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Compare SQL permissions using SQL Server Data Tools


By:   |   Read Comments   |   Related Tips: More > Security

Problem

One of the SQL Server DBA's primary tasks is security and the review of users. Out of the box SQL Server does not provide tools for comparing permissions, you have to write scripts or use third party tools. In this article we will show how to use Visual Studio and SQL Server Data Tools to compare permissions and to copy permissions (including users and logins).

Solution

If you are not familiar with SQL Server Data Tools (SSDT) you can start by reading this tip. This tip includes steps to create your first "SQL Server Database Project".

With the SSDT you can compare schema or data which are pretty common tasks in database development and change control. For this tip we will use the SSDT to compare logins, users, roles (including role membership) and permissions. We will use the SSDT's "compare" feature.

Some of the other security related object types that are available under SSDT compare are:

  • Application Roles
  • Asymmetric Keys
  • Certificates
  • Symmetric Keys
  • Credentials
  • Database Encryption Keys
  • Linked Servers
  • Linked Servers Logins
  • Master Key

Creating Example Data

Create two databases on two different instances (DEMOSRV3 and DEMOSRV4 SQL Server instances in our examples) using the following script:

USE master
GO
CREATE DATABASE [_DemoDB]
GO 

USE [_DemoDB]
GO
CREATE PROCEDURE dbo.demo_p_1
AS 
SELECT 1 as Col
GO
CREATE PROCEDURE dbo.demo_p_2
AS 
SELECT 2 as Col
GO
CREATE VIEW dbo.demo_v_1
AS 
SELECT 1 as Col
GO

To demonstrate several security related scenarios we will use the new "SQL Server Database Project" with the following database connections:

  1. "Development Database" connection (DEMOSRV3) - Source database that has all logins, users, roles and permissions.
  2. "Staging Database" connection (DEMOSRV4) - Database that has only schema objects and data (no users, roles, permissions).

Compare SQL Server Security Settings - Scenario 1

In this scenario we will compare logins, users, roles and role membership. We will generate a script to copy missing security objects to another instance.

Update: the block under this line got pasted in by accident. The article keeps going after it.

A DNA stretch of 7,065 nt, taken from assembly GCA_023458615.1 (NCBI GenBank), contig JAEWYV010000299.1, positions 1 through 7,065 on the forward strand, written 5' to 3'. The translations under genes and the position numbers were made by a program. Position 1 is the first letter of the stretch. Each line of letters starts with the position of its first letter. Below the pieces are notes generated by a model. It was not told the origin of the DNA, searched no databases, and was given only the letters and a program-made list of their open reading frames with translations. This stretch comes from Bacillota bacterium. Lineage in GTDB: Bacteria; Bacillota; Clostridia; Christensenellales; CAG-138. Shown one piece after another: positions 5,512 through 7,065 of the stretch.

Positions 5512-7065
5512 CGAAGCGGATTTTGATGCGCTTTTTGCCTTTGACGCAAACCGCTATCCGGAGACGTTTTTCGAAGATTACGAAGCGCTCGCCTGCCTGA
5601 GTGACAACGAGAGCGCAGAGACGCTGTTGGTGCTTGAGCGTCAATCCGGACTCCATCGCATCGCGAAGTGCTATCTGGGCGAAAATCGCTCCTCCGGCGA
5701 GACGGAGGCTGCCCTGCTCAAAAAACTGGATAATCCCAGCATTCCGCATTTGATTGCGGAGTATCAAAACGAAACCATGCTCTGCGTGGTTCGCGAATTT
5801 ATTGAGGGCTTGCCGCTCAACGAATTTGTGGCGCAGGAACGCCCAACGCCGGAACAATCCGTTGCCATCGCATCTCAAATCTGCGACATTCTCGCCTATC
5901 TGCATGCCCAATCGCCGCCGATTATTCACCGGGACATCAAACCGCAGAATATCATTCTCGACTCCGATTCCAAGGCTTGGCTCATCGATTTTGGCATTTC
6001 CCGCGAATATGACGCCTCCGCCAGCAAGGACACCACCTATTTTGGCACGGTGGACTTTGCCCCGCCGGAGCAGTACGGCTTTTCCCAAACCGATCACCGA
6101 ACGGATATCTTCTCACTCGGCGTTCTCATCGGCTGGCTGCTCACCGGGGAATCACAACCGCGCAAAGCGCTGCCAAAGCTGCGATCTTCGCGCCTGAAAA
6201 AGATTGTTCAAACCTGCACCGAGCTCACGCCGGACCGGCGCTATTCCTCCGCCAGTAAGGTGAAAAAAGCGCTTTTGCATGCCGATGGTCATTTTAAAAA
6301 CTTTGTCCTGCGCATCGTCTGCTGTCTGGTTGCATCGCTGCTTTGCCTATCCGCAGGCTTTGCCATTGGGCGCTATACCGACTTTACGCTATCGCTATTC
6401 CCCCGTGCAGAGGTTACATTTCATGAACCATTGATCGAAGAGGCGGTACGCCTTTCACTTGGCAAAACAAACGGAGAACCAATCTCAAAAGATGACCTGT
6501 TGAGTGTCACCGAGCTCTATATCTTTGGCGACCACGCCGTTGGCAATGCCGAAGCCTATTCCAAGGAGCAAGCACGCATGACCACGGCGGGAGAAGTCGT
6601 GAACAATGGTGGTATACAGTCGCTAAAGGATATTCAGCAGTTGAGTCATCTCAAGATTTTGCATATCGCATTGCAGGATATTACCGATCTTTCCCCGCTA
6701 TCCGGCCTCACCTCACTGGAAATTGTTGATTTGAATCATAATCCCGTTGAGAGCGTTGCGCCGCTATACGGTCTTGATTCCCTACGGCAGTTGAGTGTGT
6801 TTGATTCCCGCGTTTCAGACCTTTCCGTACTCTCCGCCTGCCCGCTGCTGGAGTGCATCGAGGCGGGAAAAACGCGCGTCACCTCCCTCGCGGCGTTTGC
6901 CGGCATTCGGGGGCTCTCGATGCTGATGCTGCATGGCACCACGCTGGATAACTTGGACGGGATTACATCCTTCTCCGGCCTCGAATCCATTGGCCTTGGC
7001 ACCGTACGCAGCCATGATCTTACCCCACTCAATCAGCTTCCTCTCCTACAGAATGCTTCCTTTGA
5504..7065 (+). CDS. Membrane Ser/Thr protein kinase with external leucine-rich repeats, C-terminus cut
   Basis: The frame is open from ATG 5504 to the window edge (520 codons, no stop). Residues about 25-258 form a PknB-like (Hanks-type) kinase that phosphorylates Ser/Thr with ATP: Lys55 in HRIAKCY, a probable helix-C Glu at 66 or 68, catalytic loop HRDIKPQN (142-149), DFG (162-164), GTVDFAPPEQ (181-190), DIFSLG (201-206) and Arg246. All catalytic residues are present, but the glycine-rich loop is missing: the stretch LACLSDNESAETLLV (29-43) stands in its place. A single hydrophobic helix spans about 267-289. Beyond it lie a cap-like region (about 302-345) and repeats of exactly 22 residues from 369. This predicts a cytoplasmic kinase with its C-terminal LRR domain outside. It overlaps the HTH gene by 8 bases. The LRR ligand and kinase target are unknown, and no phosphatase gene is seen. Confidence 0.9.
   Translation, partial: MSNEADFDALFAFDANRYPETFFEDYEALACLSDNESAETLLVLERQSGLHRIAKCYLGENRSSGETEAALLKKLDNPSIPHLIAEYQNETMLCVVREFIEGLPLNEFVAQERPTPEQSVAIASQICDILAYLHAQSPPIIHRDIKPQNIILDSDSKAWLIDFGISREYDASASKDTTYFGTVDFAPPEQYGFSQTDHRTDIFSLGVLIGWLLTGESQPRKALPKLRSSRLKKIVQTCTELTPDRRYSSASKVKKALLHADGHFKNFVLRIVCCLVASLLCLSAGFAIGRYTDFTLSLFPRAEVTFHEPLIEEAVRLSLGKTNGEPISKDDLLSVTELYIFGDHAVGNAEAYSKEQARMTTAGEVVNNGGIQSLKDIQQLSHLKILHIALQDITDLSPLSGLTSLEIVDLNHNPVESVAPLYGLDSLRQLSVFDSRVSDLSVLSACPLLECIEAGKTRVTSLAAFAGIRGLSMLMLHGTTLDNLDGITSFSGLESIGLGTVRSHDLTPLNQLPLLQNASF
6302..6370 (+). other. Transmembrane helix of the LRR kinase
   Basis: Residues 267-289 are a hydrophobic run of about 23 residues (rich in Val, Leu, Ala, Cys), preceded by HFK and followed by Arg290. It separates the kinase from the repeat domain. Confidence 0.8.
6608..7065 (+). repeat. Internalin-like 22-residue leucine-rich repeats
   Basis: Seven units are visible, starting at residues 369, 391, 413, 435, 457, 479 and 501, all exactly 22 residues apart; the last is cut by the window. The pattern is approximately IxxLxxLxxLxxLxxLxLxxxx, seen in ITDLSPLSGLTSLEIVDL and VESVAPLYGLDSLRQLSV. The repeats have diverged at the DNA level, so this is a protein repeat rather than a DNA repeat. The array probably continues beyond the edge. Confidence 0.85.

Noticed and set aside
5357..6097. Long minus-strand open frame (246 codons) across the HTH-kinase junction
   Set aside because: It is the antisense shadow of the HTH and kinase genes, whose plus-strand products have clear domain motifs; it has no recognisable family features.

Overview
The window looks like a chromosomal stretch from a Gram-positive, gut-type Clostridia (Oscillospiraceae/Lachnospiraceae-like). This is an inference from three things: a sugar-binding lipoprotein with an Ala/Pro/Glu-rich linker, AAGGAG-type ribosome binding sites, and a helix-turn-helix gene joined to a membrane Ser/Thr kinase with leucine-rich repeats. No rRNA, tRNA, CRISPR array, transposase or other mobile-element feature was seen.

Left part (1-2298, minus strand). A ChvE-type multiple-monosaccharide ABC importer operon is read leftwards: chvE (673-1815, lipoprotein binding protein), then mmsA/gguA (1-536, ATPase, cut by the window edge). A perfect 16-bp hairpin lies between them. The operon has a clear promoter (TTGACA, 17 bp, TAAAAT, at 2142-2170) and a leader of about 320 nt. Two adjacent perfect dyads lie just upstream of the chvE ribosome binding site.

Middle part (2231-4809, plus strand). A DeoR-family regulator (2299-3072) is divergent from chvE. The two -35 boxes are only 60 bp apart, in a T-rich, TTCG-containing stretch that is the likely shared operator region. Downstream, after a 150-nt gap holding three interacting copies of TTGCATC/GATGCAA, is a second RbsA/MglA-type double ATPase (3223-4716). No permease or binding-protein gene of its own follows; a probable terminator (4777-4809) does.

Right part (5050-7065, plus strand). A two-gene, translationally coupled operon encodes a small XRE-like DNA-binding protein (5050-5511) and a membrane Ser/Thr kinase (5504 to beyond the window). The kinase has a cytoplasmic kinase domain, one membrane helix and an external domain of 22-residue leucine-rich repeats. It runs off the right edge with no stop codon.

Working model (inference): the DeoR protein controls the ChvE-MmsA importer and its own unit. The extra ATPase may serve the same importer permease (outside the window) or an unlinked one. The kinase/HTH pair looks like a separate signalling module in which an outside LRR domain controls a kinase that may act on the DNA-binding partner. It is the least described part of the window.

Run this script on the Development instance (DEMOSRV3 SQL Server instance in our example) to create a login, role, user and grant server role and database role to the login/user:

USE [master]
GO
CREATE LOGIN [_demo_login] WITH PASSWORD=N'T3stL0g!n', DEFAULT_DATABASE=[master], 
CHECK_EXPIRATION=ON, CHECK_POLICY=ON
GO
ALTER SERVER ROLE [bulkadmin] ADD MEMBER [_demo_login]
GO

USE [_DemoDB]
GO
CREATE ROLE [_demo_role]
GO
ALTER ROLE [db_datareader] ADD MEMBER [_demo_role]
GO
CREATE USER [_demo_user] FOR LOGIN [_demo_login] WITH DEFAULT_SCHEMA=[dbo]
GO
ALTER ROLE [_demo_role] ADD MEMBER [_demo_user]
GO

In Visual Studio, open your Database Project, click "Schema Compare" under the "SQL" menu and then "New Schema Comparison...":

Visual Studio SQL Menu

You will get this window:

Compare Window

Click on the "Options" button (1) and select the following object types:

  • Application-scoped:
    • Database Roles
    • Role Memberships
    • Users
  • Non-application-scoped:
    • Logins
    • Server Roles
    • Server Role Membership
Schema Compare Options

Select the Development Database (DEMOSRV3) as a source database (2) and the Staging Database (DEMOSRV4) as a target database (3).

Click the "Compare" button (4).

Click the "Generate Script" button as shown below:

Compare Results

and review the script that was generated:

/*
Deployment script for _DemoDB

This code was generated by a tool.
Changes to this file may cause incorrect behavior and will be lost if
the code is regenerated.
*/
GO
SET ANSI_NULLS, ANSI_PADDING, ANSI_WARNINGS, ARITHABORT, 
	CONCAT_NULL_YIELDS_NULL, QUOTED_IDENTIFIER ON;
SET NUMERIC_ROUNDABORT OFF;
GO
:setvar DatabaseName "_DemoDB"
:setvar DefaultFilePrefix "_DemoDB"
:setvar DefaultDataPath "X:\MSSQL\DATA\"
:setvar DefaultLogPath "Y:\MSSQL\TLOGS\"
GO
:on error exit
GO
/*
Detect SQLCMD mode and disable script execution if SQLCMD mode is not supported.